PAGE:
Farm Wheat Supply Drops in England After Wet Harvest, Defra Says

Wheat stockpiles held by farmers in England and Wales slumped 9.6 percent in the year through the end of February after the harvest declined, the Department for Environment, Food & Rural Affairs said.

Farmers held 3.507 million metric tons of wheat at the end of February, down from 3.881 million tons at the same time in 2012, Defra said today in a biannual report on its website. Inventories represented about 28 percent of production in England and Wales. The U.K. had its second wettest year on record in 2012, according to the Met Office, cutting the nation’s wheat harvest by 13 percent.

“Due to the poor quality of wheat from the 2012 harvest, it is thought that the majority of grain still on farm in February 2013 was kept for feeding to livestock,” Defra said.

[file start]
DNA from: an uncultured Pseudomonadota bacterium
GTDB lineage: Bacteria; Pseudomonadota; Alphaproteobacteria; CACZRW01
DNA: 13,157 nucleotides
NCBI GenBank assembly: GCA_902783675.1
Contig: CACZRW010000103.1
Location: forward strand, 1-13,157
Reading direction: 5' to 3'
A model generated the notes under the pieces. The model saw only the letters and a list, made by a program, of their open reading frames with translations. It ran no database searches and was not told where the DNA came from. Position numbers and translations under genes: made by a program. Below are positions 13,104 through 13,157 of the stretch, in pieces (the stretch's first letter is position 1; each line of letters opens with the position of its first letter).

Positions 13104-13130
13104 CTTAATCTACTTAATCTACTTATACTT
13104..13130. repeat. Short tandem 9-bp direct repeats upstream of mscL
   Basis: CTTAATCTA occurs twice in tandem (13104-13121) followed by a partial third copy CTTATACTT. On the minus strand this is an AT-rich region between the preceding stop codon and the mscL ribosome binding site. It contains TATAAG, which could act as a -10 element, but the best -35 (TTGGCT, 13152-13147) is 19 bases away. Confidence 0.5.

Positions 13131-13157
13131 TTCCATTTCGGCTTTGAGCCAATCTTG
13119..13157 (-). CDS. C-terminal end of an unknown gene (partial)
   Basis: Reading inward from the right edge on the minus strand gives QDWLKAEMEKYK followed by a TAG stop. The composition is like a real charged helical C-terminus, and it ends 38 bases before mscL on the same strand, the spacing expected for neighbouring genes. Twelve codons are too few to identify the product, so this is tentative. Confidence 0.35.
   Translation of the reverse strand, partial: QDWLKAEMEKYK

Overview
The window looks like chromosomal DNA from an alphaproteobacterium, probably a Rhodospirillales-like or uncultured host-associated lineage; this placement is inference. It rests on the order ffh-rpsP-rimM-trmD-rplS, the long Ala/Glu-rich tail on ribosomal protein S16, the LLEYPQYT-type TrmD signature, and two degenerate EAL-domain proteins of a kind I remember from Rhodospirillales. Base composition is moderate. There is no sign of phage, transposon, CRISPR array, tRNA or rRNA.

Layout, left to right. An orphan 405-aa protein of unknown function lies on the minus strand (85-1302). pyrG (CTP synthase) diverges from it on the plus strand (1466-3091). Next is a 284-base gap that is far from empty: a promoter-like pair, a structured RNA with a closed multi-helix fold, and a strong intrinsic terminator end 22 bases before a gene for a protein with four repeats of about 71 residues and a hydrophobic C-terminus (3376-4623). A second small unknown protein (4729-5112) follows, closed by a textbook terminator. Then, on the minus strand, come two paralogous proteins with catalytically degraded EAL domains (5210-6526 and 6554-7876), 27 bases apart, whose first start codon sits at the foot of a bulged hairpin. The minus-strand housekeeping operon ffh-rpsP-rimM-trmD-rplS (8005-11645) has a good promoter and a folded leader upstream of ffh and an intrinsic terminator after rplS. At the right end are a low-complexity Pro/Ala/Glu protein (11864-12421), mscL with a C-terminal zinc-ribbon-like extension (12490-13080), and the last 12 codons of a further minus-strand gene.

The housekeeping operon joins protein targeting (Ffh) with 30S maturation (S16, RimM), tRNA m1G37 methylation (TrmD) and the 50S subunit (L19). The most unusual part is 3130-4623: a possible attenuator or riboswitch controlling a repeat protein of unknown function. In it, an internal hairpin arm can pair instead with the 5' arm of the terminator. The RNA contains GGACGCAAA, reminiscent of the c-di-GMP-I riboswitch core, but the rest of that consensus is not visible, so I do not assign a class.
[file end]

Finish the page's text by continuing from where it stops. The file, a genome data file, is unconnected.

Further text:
Wheat stockpiles held by ports, cooperatives and grain merchants across the U.K. totaled about 1.2 million tons, similar to last year. Still, inventories of imported wheat more than doubled to 274,000 tons, compared with 117,000 tons in February 2012. Supplies of domestic wheat fell 15 percent to 915,000 tons. Commercial stockpiles of imported corn rose 25 percent from a year earlier to 99,000 tons.

Barley stockpiles held by farmers in England and Wales totaled 616,000 tons, 15 percent higher than a year earlier, as most production last year escaped wet-weather damage, according to the report. U.K. inventories of barley held by ports, cooperatives and merchants rose 4.6 percent to 777,000 tons.

U.K. wheat millers used 587,000 tons of wheat in March, up 10 percent from the same time a year earlier, Defra said today in a separate report. Usage of home-grown wheat slid 17 percent while the amount of imported wheat milled surged 223 percent.

Before it's here, it's on the Bloomberg Terminal.